How to become a Tissue Culture Technician

Tissue culture technicians use various techniques to asexually reproduce live tissue, under laboratory conditions, producing specimens that are genetically identical to, or different from, the parent tissue. The process of producing genetically identical specimens is commonly known as cloning. Tissue culture is used for a wide variety of commercially important agricultural and horticultural plants, in the propagation of rare and endangered plant species, and in the growth of tissues or cells used in health and medical research and treatments.

Personal requirements for a Tissue Culture Technician

  • Good eyesight (may be corrected)
  • Good hand-eye coordination
  • Able to concentrate on detail
  • Able to keep records accurately

Education & Training for a Tissue Culture Technician

You can work as a tissue culture technician without formal qualifications. You will probably get some informal training on the job. Entry to this occupation may be improved if you have qualifications and you may like to consider a VET qualification. As subjects and prerequisites can vary between institutions, you should contact your chosen institution for further information.You can also become a tissue culture technician through a traineeship. Entry requirements may vary, but employers generally require Year 10.


Duties & Tasks of a Tissue Culture Technician

Tissue culture technicians:

  • Clean, sterilise and maintain equipment and facilities
  • Set up and operate equipment, including microscopes, environmental chambers (incubators) and centrifuges
  • Select live material with the desired characteristics
  • Dissect and test tissues or cells for viruses and other diseases
  • Prepare selected tissues or cells for reproduction
  • Prepare reproductive and growth chemical solutions (medias) suitable for the species to be cloned
  • Chemically treat selected tissues or cells to induce genetic mutations
  • Place tissues or cells in sterile chemical solutions or medias and place on shakers to initiate reproduction or growth
  • Place reproduced plant material in sealed sterile containers containing a nutrient gel, then grow under controlled temperature and light conditions, repeating this process until the specimens are of sufficient size
  • Grow samples of cloned cells or organisms to maturity and monitor them for desirable or undesirable genetic mutations (genotypes) or characteristics (phenotypes)
  • Record results by using computers or other methods.

Tasks

  • Investigates the chemical structure and function of living cells and their isolated components, organs and tissues in humans, animals, plants, and micro-organisms..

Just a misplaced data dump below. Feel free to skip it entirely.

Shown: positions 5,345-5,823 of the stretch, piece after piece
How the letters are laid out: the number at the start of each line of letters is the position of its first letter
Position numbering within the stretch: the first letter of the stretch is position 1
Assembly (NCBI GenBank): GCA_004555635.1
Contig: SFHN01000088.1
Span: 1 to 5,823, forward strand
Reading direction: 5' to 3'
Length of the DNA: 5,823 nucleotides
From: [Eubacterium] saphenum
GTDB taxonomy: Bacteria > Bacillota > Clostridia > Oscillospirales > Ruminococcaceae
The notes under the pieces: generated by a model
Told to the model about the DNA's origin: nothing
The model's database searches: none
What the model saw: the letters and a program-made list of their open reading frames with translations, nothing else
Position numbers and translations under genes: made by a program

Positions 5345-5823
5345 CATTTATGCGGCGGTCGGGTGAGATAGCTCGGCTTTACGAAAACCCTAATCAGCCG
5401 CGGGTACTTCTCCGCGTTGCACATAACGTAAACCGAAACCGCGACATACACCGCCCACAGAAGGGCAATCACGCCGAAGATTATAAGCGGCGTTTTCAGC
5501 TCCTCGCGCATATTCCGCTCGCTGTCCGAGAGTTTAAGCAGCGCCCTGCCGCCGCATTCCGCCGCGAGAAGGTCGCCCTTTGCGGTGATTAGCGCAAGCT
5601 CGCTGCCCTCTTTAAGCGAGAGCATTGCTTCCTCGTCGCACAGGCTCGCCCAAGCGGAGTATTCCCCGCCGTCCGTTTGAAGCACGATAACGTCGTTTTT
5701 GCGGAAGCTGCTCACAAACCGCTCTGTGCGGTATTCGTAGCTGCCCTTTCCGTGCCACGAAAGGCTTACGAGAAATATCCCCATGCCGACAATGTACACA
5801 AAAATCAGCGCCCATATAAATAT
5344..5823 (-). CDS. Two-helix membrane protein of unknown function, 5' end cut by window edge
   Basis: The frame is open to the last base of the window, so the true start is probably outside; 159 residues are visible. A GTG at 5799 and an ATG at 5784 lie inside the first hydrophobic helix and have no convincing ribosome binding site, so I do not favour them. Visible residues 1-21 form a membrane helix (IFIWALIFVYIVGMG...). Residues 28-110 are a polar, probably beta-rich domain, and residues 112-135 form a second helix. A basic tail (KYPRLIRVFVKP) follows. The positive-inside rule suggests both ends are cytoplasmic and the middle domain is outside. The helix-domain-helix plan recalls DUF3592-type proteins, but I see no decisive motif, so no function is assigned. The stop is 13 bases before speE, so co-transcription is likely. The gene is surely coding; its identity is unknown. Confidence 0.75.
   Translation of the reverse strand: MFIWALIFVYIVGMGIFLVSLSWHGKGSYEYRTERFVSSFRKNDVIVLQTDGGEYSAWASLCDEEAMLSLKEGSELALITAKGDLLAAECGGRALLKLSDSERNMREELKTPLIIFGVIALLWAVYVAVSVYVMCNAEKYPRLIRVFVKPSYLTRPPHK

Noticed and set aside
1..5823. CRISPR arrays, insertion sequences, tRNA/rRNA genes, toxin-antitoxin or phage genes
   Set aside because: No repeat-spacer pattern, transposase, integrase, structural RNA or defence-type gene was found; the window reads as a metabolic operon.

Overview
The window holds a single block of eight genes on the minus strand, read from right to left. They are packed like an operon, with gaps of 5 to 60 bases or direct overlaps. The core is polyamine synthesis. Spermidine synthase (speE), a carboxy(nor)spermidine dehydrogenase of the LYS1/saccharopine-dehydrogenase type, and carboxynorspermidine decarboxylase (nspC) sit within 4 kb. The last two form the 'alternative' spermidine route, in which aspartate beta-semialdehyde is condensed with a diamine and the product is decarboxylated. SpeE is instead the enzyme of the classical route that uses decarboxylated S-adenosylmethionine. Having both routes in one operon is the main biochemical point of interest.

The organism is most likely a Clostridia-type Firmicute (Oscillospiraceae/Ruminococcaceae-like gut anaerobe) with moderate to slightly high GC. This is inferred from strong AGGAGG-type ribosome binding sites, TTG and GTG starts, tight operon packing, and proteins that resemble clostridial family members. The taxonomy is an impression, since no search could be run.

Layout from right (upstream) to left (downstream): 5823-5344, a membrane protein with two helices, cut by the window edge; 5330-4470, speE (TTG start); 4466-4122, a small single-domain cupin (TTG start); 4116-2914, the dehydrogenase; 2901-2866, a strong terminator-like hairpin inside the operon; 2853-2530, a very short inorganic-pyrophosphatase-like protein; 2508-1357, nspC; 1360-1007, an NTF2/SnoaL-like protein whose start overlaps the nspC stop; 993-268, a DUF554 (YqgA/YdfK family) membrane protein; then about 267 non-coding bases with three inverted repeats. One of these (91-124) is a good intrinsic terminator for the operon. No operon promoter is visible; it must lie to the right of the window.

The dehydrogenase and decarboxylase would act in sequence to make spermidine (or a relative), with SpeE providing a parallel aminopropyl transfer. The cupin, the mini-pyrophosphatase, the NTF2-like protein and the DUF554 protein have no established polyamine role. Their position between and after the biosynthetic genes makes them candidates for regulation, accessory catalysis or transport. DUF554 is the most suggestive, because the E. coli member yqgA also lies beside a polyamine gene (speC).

• Examines objects of interest and uses the knowledge gained to create and develop new, and improve existing, products, materials and processes..
  • Studies the forms and structures of parasites and toxins by systematic observation, dissection and microscopic examination..
  • Designs and conducts experiments, makes observations and measurements, researches information, analyses data, prepares or supervises the preparation of laboratory reports and scientific papers, presents findings at scientific meetings and conferences, and may supervise the work of staff..

Working conditions for a Tissue Culture Technician

Tissue culture technicians mostly work in laboratories, with a small amount of field and shadehouse work.


Employment Opportunities for a Tissue Culture Technician

Employment opportunities exist in universities and in federal, state and territory government organisations, as well as with private agricultural/horticultural firms and medical research laboratories and institutions. Job prospects depend on the level of government funding, the extent of private sector research, and competition from people with degrees trying to enter the field by starting as a technician.


Specializations

Tissue Culture Technician

Tissue culture technicians use various techniques to asexually reproduce live tissue, under laboratory conditions, producing specimens that are genetically identical to, or different from, the parent tissue. The process of producing genetically identical specimens is commonly known as cloning. Tissue culture is used for a wide variety of commercially important agricultural and horticultural plants, in the propagation of rare and endangered plant species, and in the growth of tissues or cells used in health and medical research and treatments.

  • Average age
    Average age
    37 years
  • Future Growth
    Future Growth
    Moderate
  • Gender Share
    Gender Share
    63% female
  • Average full-time
    Average full-time
    42 hours
  • Weekly Pay
    Weekly Pay
    $1,794
  • Skill level rating
    Skill level rating
    Very high skill
  • Unemployment
    Unemployment
    Average unemployment
  • Full-Time Share
    Full-Time Share
    70% Full-Time
  • Employment Size
    Employment Size
    1,000 workers
  • Employment Size
    Employment by state
    ACT: 3.9%
    NSW: 26.9%
    NT: 1.5%
    QLD: 17.4%
    SA: 7.4%
    TAS: 2.6%
    VIC: 32.1%
    WA: 8.2%
  • Employment Size
    Age brackets
    15-19: 0.3%
    20-24: 5%
    25-34: 35%
    35-44: 30.8%
    45-54: 16.9%
    55-59: 5.5%
    60-64: 3.9%
    65 and Over: 2.6%
  • Employment Size
    Education level
    Advanced Diploma/Diploma: 3.4%
    Bachelor degree: 40.9%
    Certificate III/IV: 4.1%
    Post Graduate/Graduate Diploma or Graduate Certificate: 48.5%
    Year 10 and below: 0%
    Year 11: 0%
    Year 12: 3%
Is the information on this page correct? Request update

Become a member

Already a member? Login Forgot password?

Join the conversation